While attempt drawing a straight line, it "breaks" and snaps unintentional


Hey there,

I stumbled on a problem while attempting to draw a straight line on a face. Up to a certain distance, it breaks into two lines and snaps to a nearby vertex. To clearify that issue, I made a tiny video which hopefully visualizes the problem.

Any hints on this would be much appreciated. Thank you in advance.


I have never experienced this behavior (that the line breaks and is not straight anymore).

But one thing is less then ideal: You are drawing in a scale of < 1 mm. SketchUp is a program to design buildings and even city quarters. Numbers in computers are limited to a certain precision (or rounding error), and in SketchUp things get unprecise < 1 mm or > 1km. Very strange things can happen and it becomes difficult to close or intersect faces etc.

To model very small things (gears of a swiss watch), draw them at a larger scale as a component and downscale them at the end if necessary. For example draw in meters and think 1 m in the model as 1 mm in reality.


I think Aerilius is right and your model is to small.


Hello there, thanks for your replies and participating in this issue!

Even though I get your point, I can’t understand two things:

  1. The reason why I am working in such small scales is simple: I am creating a model to be printed with a 3D printer. In my case, it is an Ultimaker 2 with a layer resolution up to 20µm for instance. Compared to this, having a precision of 1mm would be way to rough. If I were using a random software which simply isn’t capable of being that precise, I would be ok with it, but here we have Sketchup which claims to be able to serve as a program to create models for 3D printing and even provides a specific template for this case (which I am using by the way).

  2. Spoken in a technical point of view, for me there is no sense in this behaviour. Sure, I have no insight in the Sketchup’s implementation details but If I would try to store such a straight line on my own, I would save it as its start and end point or as two vectors (one from the origin to the start and one from the start to the end) or something like this. Thus I don’t get it why there could be such a behaviour (creating an additional vertex and snapping it to a nearby vertex) simply by accident, completely without any reason.

Assuming that I don’t miss something (please tell me, if that is be the case), I would guess I stumbled upon a tiny weired bug.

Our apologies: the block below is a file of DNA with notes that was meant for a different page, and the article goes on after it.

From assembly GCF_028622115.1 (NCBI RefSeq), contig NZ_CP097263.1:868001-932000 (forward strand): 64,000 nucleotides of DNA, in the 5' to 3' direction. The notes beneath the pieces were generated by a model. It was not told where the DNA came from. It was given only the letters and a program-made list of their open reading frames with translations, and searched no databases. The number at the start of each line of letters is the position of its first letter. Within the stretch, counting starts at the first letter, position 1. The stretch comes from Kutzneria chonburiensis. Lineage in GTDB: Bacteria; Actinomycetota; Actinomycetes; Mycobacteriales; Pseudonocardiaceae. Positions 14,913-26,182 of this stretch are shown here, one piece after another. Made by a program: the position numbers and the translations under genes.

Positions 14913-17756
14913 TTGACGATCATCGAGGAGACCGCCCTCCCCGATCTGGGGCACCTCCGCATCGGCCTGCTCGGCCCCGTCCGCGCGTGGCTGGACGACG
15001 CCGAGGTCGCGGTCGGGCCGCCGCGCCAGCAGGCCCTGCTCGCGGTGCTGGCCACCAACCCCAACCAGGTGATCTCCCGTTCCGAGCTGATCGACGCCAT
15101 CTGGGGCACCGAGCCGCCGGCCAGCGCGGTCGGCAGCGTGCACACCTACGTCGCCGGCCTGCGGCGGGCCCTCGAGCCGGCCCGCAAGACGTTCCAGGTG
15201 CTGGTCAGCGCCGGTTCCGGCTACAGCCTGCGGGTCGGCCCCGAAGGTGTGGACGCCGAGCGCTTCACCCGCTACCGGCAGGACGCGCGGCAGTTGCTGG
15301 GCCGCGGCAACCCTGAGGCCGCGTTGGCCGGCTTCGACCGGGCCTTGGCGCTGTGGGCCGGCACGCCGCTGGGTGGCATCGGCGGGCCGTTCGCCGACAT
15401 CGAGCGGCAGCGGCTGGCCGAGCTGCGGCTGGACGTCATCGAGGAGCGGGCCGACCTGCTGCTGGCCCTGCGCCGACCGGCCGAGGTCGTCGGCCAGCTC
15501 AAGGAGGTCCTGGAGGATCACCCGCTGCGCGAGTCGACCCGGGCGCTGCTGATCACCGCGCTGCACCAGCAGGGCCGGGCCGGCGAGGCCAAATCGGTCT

Any further hint or suggestions?


As said, it is not ideal to be at such a small scale while using the drawing tools. You can then downscale the model just before sending it to the printer.

SketchUp has been created long before it was found useful for 3d printing. Of course nowadays when designing a new program, one would probably take different decisions and finetune parameters differently.

When you draw an edge, a lot more happens then just storing two points: There are these features that make modeling in SketchUp so special and convenient: snapping, automatic edge merging and breaking (instead of allowing to overlaying geometry), and the internal tolerance (to detect floating point coordinates with rounding errors as being the “same”). This comes with little performance cost and issues at small sizes. In your case the edge was falsely recognized as overlapping the neighbouring edge, and SketchUp broke it and merged it with the nearby vertex.


Click … Window > Model Info > Units
Set Units to meters
Set Precision to 0.000m
Model as though working in mm units.
Scale the model down 1000 : 1 when finished.




thank you very much for your replies! As Geo suggested, I had a look on the “Model Info” window and the shown settings were even more precise as you wrote:

Should I change them anyways?

Thanks in advance.


The problem is not about changing a setting, but that you are drawing very small things.

The “precision” in the screenshot is how detailed SketchUp displays numbers. It does not change the numbers themselves that SketchUp internally uses. Setting the displayed numbers to more precise does not fix your problem.

The idea is that you draw your model bigger (like 10×, or for simplicity 1000×), but imagine it was smaller. Geo suggested to scale the model by 1000× and use meters as displayed unit. Then you just imagine there was a second m, and you have your “mm”.